Beware: Changing Who Owns Your Company's Radios Could Cost You
One of the most commonly overlooked regulatory agency approvals in a business transaction is Federal Communications Commission ("FCC") approval of radio license assignments and transfers - and the reason it is often overlooked is that many businesses are unaware that their radio communication systems fall under the jurisdiction of the FCC. But contractors with truck radios, fast food restaurants with drive-up windows, hotels, restaurants and schools with security systems and many more fall under FCC regulation of radios on licensed frequencies. On a yearly basis, the FCC issues tens of millions of dollars in fines and forfeitures for violations of licensure requirements.
When businesses using radio communication systems are bought, sold or otherwise transferred (including new ownership through a death, foreclosure or bankruptcy), the owners are susceptible to significant fines if they have not received proper FCC approval prior to the transaction: FCC approval is required for any change in who controls the radio license.
Often, prior FCC approval is required for internal transfers, such as when the legal entity holding/wanting the radio license changes. These so-called pro forma transfers include when a business changes form, such as by incorporating or changing from a corporation to an LLC. Also included are the assignment of the license from a parent company to a wholly-owned subsidiary or from one subsidiary to another. Similarly, reorganizations, such as a stock reorganization in which control of the company is transferred from an individual to that individual's revocable trust often would require prior FCC approval.
The FCC's rules provide for a base "forfeiture amount" (basically a fine) of $8,000 per day for substantial transfers of control, while pro forma transfers of control carry a base forfeiture amount of $1,000 per day. These amounts can be adjusted upwards or downwards based on certain criteria, and proposed fines in the tens of thousands of dollars are not uncommon. Past transfers without FCC approval must still be reported to the FCC, and frequently are settled by payment of penalties under a Consent Decree. (The FCC can even require that the parties unwind the transaction.)
Who is at risk?
A wide range of businesses and organizations have FCC licenses for radios used for dispatch, security and internal communications. Some examples include:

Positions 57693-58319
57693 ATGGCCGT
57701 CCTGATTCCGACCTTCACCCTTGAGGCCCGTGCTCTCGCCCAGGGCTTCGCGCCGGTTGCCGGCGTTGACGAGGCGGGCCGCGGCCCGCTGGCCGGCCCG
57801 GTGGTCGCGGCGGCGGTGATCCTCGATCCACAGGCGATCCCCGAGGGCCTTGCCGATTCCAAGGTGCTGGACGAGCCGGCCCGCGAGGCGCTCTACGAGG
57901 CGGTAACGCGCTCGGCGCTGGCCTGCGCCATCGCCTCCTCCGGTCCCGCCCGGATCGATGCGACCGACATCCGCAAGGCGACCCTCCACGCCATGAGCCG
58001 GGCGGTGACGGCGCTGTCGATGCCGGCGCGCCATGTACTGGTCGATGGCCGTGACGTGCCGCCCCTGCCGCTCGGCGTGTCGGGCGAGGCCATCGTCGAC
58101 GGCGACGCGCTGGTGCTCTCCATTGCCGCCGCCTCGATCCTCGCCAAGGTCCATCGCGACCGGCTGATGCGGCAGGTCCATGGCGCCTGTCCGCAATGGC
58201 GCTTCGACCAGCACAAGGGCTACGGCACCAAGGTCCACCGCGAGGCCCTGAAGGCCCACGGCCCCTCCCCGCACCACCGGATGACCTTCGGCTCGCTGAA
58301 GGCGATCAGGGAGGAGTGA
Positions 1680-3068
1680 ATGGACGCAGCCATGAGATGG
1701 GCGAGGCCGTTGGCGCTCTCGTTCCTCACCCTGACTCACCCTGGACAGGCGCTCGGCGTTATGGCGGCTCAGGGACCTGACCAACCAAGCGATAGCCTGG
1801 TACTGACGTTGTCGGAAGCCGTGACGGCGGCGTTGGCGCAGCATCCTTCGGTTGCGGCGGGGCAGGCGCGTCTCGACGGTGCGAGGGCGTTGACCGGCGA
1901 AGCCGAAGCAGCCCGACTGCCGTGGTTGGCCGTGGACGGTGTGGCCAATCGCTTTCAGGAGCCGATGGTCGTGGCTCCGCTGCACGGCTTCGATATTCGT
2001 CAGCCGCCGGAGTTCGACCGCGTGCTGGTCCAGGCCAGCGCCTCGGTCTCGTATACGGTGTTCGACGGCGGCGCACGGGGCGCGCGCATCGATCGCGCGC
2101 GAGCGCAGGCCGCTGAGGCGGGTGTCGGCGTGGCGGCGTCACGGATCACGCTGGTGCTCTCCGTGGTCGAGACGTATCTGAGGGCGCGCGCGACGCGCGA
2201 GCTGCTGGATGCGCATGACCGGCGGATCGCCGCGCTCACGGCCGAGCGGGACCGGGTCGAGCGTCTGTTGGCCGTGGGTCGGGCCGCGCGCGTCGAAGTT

- Contractors, construction and engineering firms with truck radios
- Fast food restaurants where the drive up window attendant has a radio
- Hotels, retirement homes, hospitals, schools, colleges, universities, seminaries, museums, arenas, parks, etc. that utilize radios for building and grounds personnel or for transportation and security purposes
- Retailers and shopping centers
- Car dealerships
- Manufacturers of all types
- Service businesses such as plumbers and heating/cooling businesses with dispatch radios
- Food and beverage distributors with truck radios
- EMS, towing and wrecking companies, etc. with truck radios
To avoid violating these rules, the party or parties involved must file the appropriate applications with the FCC and receive the necessary approvals prior to consummating an assignment of a licensed radio (such as in a sale of assets), or a transfer of control (such as in a corporate merger or reorganization) The bottom line: FCC approval to transfer a licensed radio must be received before the consummation of the transaction takes place.
Varnum has one of the few telecommunications practices outside of Washington, D.C. with the experience necessary to aid in ensuring compliance with complicated FCC regulations, and to help negotiate acceptable outcomes when an FCC enforcement action has been launched. For more information on transferring FCC licenses and other FCC-related matters, contact Tim Lundgren (616-336-6750) or John Pestle (616-336-6725) from Varnum's Telecommunications Practice Team.